Arthritis of the knee. Therapy | Comparison: Joint cleansing versus prosthesis

No total joint replacement if there is one-sided wear and tear.

The good news: A complete replacement of the knee joint is not immediately inevitable if arthritis is one-sided. As an alternative joint cleansing and a corrective osteotomy are options (HTO). Also only a partial prosthesis can be used, what is known as a unicompartmental knee arthroplasty (UCA).

The bad news: Both methods mean a knee operation followed by rehabilitation.

 

Corrective osteotomy or partial knee replacement - what is this?

No need for a total knee replacement for one-sided arthritis: An axial correction by a corrective osteotomy or a unicompartmental knee arthroplasty are alternatives.

No need for a total knee replacement for one-sided arthritis: An axial correction by a corrective osteotomy or a unicompartmental knee arthroplasty are alternatives.

In the case of a corrective osteotomy the leg axis is corrected in the area of the tibial head. The bone is cut through and either a bone wedge inserted or removed. In the case of the unicompartmental arthroplasty (UCA) a part of the knee joint is replaced. The partial prosthesis takes on the job of the joint cartilage - that of a spacer. The joint bones in the knee are no longer able to rub against each other.

Both methods have a definite place as valued treatment of arthritis of the knee joint.

 

Which method for which patient?

Advantage of corrective osteotomy: In particular younger more active patients with obvious bow legs or knee instability benefit from this method. A unicompartmental knee arthroplasty (UCA) on the other hand can become loose with too much movement. Then revision surgery is needed, i.e. the operation has to be repeated and this is very complex and can have risks.

Advantages of a unicompartmental knee arthroplasty: A partial prosthesis is recommended in particular for older patients. They benefit from obviously shorter rehabilitation period compared to joint cleansing.

When choosing between a corrective osteotomy and implantation of a unicompartmental knee prosthesis however, other criteria have to be given consideration. The decision then goes far beyond the schema of young - corrective osteotomy, old - unicompartmental knee arthroplasty and should involve various patient and procedure-related criteria.

 

Durability: Corrective osteotomy versus partial knee replacement (unicompartmental knee arthroplasty).

One of the most frequent question when it comes to choosing between a corrective osteotomy and a unicompartmental knee arthroplasyy (UCA) is the question of durability.

Both methods achieve durability today well over 10 years. Studies show that a corrective osteotomy in more than 80% of cases can sometimes delay a knee replacement by as much as 20 years.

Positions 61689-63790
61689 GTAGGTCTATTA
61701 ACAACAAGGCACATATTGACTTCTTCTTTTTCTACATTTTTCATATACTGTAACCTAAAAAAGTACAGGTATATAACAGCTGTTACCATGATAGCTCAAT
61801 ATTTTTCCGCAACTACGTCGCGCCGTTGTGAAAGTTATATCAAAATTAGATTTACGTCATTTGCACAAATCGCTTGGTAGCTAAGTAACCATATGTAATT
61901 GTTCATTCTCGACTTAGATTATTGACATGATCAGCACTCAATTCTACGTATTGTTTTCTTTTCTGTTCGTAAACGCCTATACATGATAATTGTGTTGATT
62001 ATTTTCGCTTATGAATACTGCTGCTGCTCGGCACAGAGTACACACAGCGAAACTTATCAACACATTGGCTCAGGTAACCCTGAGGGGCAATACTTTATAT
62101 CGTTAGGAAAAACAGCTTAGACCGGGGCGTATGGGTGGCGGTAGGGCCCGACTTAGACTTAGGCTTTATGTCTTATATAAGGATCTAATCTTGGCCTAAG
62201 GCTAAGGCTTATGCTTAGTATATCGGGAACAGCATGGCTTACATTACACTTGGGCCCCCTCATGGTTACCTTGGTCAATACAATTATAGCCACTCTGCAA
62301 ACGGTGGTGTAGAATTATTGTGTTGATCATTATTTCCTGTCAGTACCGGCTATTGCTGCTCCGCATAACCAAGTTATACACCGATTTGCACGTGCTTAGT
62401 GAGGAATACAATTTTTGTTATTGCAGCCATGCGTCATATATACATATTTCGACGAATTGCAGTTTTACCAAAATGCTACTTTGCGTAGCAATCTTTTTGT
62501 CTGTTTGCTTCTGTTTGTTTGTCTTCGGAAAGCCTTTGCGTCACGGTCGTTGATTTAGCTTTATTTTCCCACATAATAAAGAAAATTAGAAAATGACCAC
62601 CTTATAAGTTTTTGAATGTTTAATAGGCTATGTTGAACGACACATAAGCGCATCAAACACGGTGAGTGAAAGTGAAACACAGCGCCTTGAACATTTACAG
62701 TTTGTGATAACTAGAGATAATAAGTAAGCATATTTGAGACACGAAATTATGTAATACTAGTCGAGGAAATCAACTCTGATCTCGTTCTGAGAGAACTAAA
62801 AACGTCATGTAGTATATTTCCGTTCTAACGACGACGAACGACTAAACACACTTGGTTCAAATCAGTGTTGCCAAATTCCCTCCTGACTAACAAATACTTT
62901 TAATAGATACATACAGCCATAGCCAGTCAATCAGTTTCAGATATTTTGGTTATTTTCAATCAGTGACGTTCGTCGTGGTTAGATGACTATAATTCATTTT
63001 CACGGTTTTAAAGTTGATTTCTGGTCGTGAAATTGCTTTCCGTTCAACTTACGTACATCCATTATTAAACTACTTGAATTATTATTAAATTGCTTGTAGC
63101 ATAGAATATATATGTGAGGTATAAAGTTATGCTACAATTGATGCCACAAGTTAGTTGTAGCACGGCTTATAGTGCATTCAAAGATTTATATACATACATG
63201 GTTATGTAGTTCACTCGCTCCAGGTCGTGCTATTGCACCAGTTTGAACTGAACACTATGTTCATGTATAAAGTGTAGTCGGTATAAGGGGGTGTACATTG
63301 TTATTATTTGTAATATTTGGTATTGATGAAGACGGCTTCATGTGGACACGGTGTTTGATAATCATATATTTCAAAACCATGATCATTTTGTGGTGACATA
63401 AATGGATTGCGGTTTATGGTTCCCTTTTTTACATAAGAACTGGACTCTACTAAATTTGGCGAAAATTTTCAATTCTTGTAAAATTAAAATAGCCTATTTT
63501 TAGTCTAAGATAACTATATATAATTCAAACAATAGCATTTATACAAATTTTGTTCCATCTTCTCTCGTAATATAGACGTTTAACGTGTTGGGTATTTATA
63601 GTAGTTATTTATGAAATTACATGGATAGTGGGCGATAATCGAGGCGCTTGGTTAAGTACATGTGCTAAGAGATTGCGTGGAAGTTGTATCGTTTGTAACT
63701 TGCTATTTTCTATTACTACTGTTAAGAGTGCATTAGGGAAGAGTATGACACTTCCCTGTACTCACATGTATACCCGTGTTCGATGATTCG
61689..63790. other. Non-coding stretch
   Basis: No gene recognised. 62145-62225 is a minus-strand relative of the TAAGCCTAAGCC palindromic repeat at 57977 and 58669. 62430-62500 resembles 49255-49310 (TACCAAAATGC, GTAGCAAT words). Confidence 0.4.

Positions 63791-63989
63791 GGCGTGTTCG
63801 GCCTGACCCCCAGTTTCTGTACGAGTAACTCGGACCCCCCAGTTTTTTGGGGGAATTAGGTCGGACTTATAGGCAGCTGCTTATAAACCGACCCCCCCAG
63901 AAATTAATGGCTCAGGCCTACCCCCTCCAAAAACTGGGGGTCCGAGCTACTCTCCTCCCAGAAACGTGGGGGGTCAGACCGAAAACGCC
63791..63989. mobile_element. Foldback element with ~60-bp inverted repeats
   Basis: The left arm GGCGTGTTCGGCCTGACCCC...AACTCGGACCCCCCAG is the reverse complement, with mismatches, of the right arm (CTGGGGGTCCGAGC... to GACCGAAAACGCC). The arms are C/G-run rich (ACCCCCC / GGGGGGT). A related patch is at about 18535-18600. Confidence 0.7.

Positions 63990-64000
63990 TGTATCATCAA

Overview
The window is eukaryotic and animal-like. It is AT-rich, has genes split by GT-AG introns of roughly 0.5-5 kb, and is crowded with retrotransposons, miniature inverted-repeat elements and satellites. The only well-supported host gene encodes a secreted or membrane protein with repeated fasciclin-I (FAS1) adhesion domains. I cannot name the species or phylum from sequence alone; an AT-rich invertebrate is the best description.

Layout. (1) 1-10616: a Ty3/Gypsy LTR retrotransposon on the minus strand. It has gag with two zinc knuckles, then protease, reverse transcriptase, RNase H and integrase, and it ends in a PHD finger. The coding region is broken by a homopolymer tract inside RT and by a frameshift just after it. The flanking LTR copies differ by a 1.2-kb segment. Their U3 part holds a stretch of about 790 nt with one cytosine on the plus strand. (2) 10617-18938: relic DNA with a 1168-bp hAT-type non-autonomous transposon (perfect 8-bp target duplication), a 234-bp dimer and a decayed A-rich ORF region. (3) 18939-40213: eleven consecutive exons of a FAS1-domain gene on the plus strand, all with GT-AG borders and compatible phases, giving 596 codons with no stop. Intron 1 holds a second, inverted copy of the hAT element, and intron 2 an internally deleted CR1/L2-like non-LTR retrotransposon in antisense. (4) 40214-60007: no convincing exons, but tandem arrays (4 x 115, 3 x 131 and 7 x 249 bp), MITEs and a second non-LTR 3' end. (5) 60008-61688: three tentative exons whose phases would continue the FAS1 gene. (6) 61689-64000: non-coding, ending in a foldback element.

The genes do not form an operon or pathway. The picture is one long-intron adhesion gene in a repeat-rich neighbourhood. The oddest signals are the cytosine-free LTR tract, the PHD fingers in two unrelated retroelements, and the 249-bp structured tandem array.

Advantages and disadvantages of the techniques:

Age Osteotomy < 60-65 years of age Unicompartmental knee arthroplasty/partial knee replacement <50 - 55 years of age
Activity + -
Body weight    
Instability + -
Varus (bow leg) + -
Arthritis of the patella - -
Complications    
Rehabilitation - +
Life time (durability) + +
Revision + -
Age Activity Osteotomy < 60-65 years of age + Unicompartmental knee arthroplasty/partial knee replacement <50 - 55 years of age -
Age Body weight
Age Instability Osteotomy < 60-65 years of age + Unicompartmental knee arthroplasty/partial knee replacement <50 - 55 years of age -
Age Varus (bow leg) Osteotomy < 60-65 years of age + Unicompartmental knee arthroplasty/partial knee replacement <50 - 55 years of age -
Age Arthritis of the patella Osteotomy < 60-65 years of age - Unicompartmental knee arthroplasty/partial knee replacement <50 - 55 years of age -
Age Complications
Age Rehabilitation Osteotomy < 60-65 years of age - Unicompartmental knee arthroplasty/partial knee replacement <50 - 55 years of age +
Age Life time (durability) Osteotomy < 60-65 years of age + Unicompartmental knee arthroplasty/partial knee replacement <50 - 55 years of age +
Age Revision Osteotomy < 60-65 years of age + Unicompartmental knee arthroplasty/partial knee replacement <50 - 55 years of age -

Surgical technique for a corrective osteotomy: Closed wedge und Open wedge

X-rays of a corrective osteotomy showing the closed wedge (a) and open wedge (b) techniques.

X-rays of a corrective osteotomy showing the closed wedge (a) and open wedge (b) techniques.

For axial correction with the aid of a corrective osteotomy, two operative procedures are available: the „Closed wedge“ (Fig. a) und „Open wedge“ (Fig. b) techniques are options. With the Closed Wedge method a (bone) wedge is removed. This is advantageous for a loose or defective anterior cruciate ligament and for pain in the patellofemoral joint.

With the Open wedge procedure it is the other way round a (bone) wedge is added. This is the method of choice for loose inner ligaments or if the posterior cruciate ligament is damaged. The Open wedge procedure also presents fewer risks.